Co-Parenting With an Unreasonable Co-Parent / by Cassandra Hearn

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The time following a divorce or custody dispute can be emotionally complicated for both parents.  Even though the case may have been about child custody, there are often complex relationship and personality issues that play into how the parents will deal with the new custody order and the new standard of living apart.  Regardless of the anger or resentment, the parents must learn to co-parent to the best of their ability in an effort to do the best for their child.  Unfortunately, there are sometimes that the other co-parent may be unreasonable.  There are some techniques you can employ to assist in smoothing the way to a better co-parenting relationship.


One common behavior seen from unreasonable co-parents is to blame every negative behavior of the child on you.  For example, if the child is acting out in school, an unreasonable co-parent may immediately assume that you are the one not following the proper schedules or not following appropriate parenting techniques.  The unreasonable parent in this situation is likely to make heated accusations and do what he or she can to get a rise out of you.  Do your best to ignore all personal attacks.  Nothing will be gained by engaging in a dramatic and personal argument.  Instead, propose a solution that would directly address the child’s behavioral issues.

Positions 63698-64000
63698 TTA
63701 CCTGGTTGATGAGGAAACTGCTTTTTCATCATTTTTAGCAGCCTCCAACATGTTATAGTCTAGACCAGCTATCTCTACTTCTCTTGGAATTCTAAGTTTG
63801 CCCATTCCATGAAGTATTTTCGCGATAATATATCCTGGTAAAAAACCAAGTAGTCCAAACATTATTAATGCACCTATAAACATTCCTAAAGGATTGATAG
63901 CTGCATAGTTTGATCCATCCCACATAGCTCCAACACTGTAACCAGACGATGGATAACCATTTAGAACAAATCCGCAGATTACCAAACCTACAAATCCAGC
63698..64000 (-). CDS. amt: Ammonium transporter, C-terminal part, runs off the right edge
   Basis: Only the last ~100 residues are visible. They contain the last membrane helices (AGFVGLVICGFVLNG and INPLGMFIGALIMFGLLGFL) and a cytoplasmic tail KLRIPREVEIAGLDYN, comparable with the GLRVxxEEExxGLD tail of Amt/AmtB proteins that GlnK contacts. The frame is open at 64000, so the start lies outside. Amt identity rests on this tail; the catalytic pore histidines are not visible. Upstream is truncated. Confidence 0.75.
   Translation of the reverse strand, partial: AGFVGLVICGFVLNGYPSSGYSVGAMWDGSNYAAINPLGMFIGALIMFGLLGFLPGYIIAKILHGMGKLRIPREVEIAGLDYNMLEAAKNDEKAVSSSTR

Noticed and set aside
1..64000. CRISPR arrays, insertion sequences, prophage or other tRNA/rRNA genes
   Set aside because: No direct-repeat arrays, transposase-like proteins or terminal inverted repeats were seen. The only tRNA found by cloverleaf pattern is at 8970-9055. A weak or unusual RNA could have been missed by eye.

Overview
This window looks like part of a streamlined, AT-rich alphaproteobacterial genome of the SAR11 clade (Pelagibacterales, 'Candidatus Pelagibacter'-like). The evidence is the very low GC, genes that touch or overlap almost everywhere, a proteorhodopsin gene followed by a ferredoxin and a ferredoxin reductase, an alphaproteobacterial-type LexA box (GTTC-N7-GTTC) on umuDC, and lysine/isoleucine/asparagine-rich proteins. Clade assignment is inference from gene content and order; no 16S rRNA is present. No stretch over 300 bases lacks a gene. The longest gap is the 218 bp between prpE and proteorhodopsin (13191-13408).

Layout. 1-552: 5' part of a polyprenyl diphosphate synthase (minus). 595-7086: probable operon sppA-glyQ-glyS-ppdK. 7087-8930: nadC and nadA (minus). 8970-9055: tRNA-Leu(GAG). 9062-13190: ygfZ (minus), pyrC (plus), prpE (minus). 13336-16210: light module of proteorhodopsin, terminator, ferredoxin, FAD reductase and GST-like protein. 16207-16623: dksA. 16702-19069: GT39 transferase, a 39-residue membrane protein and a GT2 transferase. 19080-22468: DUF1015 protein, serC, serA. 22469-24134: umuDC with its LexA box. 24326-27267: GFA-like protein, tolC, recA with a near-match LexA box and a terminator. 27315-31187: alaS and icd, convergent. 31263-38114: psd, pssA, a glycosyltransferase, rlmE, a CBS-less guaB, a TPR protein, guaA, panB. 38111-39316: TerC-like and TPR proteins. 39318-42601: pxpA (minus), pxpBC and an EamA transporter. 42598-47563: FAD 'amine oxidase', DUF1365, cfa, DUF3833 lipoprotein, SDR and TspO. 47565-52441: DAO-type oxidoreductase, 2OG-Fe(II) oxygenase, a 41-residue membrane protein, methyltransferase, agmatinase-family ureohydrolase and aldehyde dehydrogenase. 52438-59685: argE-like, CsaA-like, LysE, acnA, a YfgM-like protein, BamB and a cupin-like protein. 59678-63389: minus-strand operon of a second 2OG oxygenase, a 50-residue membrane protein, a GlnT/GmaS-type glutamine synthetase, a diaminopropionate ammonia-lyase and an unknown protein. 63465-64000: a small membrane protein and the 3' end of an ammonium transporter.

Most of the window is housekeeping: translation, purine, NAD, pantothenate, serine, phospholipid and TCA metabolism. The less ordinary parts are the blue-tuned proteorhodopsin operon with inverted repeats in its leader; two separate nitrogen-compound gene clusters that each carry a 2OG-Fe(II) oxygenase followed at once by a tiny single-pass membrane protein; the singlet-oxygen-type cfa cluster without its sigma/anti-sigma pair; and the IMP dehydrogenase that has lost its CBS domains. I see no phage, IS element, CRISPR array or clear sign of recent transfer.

Another behavior you may observe with an unreasonable co-parent is refusal to communicate.  It is not uncommon for an unreasonable co-parent to go completely silent and stop responding to requests for communication.  In this case, you should lead by example.  Continue to calmly continue to communicate necessary information regarding the child and hopefully the unreasonable co-parent will follow your lead.


Finally, unreasonable co-parents often exhibit the unfortunate behavior of speaking badly about you in front of the children.  This does not always come in the form of direct statements made to the children, but could be statements made to another adult but loud enough for the child to hear, or even acting angry or put off when the child talks about you.  All of this behavior is extremely damaging to children.  If this is occurring, you may want to discuss family counseling for the unreasonable parent, the child, and you.  A professional third party may be able to explain to the unreasonable co-parent why their behavior is bad for the child, but also what you can do to help alleviate the effects.


We have extensive experience assisting clients with unreasonable co-parents.  Call us today so we can talk about how we can protect you and your children.